BUDDING basketball players will be able to pick up tips and skills with the NBA’s global youth programme, Jr. NBA – which is back for the third year.
Having tipped-off earlier this month and running through August, the programme promises more clinics for participants this year and is open to all basketball players in Malaysia aged five to 14, free of charge across all stages.
Expansion of this year’s Jr. NBA Malaysia programme means it will reach more than 200 schools in Kuala Lumpur and will include schools in Penang for the first time.
The programme, presented by Dutch Lady for the second year running, is expected to engage 4,000 boys and girls, and incorporates a “Train the Trainers” programme, which was held at SJK(C) Kwong Hon in Kuala Lumpur following the launch.
At the core will be a series of clinics conducted in schools for both boys and girls, who will learn the fundamentals of basketball and the Jr. NBA S.T.A.R. values – Sportsmanship, Teamwork, A Positive Attitude and Respect.
The start of the NBA Jr.’s highlight event, a Selection Camp for players aged 10 to 14, will be held on July 16 and 17 alongside a Rookie Challenge for those aged five to nine.
While the Rookie Challenge is only a two-day programme, the Selection Camp will determine the top 40 boys and 24 girls who will proceed to another round of selections, the National Training Camp from Aug 5 to 7.
Selection is based on a series of skills and character assessments during the Selection Camp. They include skill stations, drills, scrimmages as well as team-building exercises.
Selection during the National Training Camp will determine which 10 boys and five girls get to be the 2016 “All-Stars”, who will embark on a unique overseas NBA experience later this year and joined by other Jr. NBA All-Stars from the region.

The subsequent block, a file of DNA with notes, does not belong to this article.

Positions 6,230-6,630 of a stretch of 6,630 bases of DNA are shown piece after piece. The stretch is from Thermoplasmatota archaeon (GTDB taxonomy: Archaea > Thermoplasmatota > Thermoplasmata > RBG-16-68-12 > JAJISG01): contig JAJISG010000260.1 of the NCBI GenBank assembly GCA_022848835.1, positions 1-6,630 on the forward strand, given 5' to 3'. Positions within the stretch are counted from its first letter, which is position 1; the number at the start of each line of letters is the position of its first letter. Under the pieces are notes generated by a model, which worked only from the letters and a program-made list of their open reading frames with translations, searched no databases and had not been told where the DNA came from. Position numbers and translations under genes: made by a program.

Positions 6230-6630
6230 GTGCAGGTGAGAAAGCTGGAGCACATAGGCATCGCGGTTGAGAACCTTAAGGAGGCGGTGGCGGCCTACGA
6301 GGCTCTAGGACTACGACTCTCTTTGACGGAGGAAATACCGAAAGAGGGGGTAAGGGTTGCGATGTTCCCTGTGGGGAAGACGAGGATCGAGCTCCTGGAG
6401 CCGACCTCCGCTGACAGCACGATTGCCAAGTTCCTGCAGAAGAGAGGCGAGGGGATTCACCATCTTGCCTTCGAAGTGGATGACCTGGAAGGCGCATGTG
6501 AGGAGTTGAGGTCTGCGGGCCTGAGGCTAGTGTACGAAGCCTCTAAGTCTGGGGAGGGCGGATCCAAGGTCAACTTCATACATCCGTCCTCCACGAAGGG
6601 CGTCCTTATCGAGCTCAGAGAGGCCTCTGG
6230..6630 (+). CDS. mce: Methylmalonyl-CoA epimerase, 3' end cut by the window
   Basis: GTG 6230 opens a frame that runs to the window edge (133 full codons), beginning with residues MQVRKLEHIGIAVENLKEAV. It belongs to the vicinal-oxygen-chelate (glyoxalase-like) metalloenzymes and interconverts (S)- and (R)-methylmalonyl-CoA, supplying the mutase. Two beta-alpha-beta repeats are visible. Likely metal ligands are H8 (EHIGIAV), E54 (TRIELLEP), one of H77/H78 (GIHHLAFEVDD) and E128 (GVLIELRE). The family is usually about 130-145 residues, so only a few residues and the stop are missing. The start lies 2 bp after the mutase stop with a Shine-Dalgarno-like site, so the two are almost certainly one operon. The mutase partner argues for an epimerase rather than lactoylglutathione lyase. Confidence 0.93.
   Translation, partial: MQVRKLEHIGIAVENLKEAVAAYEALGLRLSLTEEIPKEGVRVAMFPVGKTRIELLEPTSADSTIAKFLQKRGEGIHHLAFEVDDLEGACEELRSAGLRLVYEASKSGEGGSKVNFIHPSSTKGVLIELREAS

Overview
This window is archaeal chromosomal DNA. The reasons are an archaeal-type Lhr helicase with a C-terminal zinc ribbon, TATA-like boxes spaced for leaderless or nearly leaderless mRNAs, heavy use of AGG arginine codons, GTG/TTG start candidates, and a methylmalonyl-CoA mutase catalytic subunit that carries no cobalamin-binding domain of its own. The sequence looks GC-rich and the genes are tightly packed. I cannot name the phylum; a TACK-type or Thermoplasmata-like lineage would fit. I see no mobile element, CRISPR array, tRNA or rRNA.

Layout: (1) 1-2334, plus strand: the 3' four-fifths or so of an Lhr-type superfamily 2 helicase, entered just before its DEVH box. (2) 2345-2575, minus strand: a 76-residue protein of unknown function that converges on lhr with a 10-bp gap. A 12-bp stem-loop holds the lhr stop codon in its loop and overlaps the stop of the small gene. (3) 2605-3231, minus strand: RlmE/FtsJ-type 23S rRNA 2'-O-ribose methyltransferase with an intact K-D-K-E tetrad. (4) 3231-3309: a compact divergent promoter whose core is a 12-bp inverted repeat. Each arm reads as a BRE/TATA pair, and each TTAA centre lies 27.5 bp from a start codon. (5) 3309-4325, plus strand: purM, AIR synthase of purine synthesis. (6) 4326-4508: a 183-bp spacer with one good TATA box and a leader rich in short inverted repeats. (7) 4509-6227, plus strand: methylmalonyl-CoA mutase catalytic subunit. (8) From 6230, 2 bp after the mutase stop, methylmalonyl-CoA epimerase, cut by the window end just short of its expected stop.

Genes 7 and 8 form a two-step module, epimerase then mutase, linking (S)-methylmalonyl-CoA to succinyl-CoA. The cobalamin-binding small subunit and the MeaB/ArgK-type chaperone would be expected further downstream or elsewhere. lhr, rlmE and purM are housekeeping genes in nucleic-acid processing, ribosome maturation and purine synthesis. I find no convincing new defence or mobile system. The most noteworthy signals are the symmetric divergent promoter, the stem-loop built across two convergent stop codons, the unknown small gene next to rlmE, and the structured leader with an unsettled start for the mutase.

Last year’s Jr. NBA Malaysia All-Star’s Most Valuable Female Player Edna Lee, 15, said the experience was unforgettable.
“It was fun,” was her first response when asked about the trip that took her to China.
“I was able observe the different styles of basketball players from the Philippines, Thailand, Vietnam and Indonesia.
“But the best part was being able to make new friends and learn about their strengths as well as weaknesses,” said Lee, who hopes to represent the country someday.
Dutch Lady Malaysia marketing director Ashlee Ng, who was at the launch, said the programme in the northern region would be for two days, involving 10 schools.
“We had an overwhelming response last year, as schools, coaches and parents came from Penang to join us in our clinic in Kuala Lumpur.
“So this year, we decided to reach out to Penang first. Maybe next year we could look at expanding it further,” she added.
Ng said the partnership with Jr. NBA was part of its “Drink. Move. Be Strong” campaign to foster an active lifestyle and healthy diet among the youth while highlighting the importance of milk in a child’s development.
The programme is supported by the Education Ministry, Spalding and the Westports Malaysia Dragons.
Also present at the launch were Education Ministry sports division director Dr Mehander Singh, NBA Asia basketball operations director Craig Brown and NBA Asia global marketing partnerships senior director Jim Wong.
To register for the Regional Selection Camp from July 16 to 17, go to jrnba.asia/malaysia and for instruction videos and guides, visit www.facebook.com/jrnba
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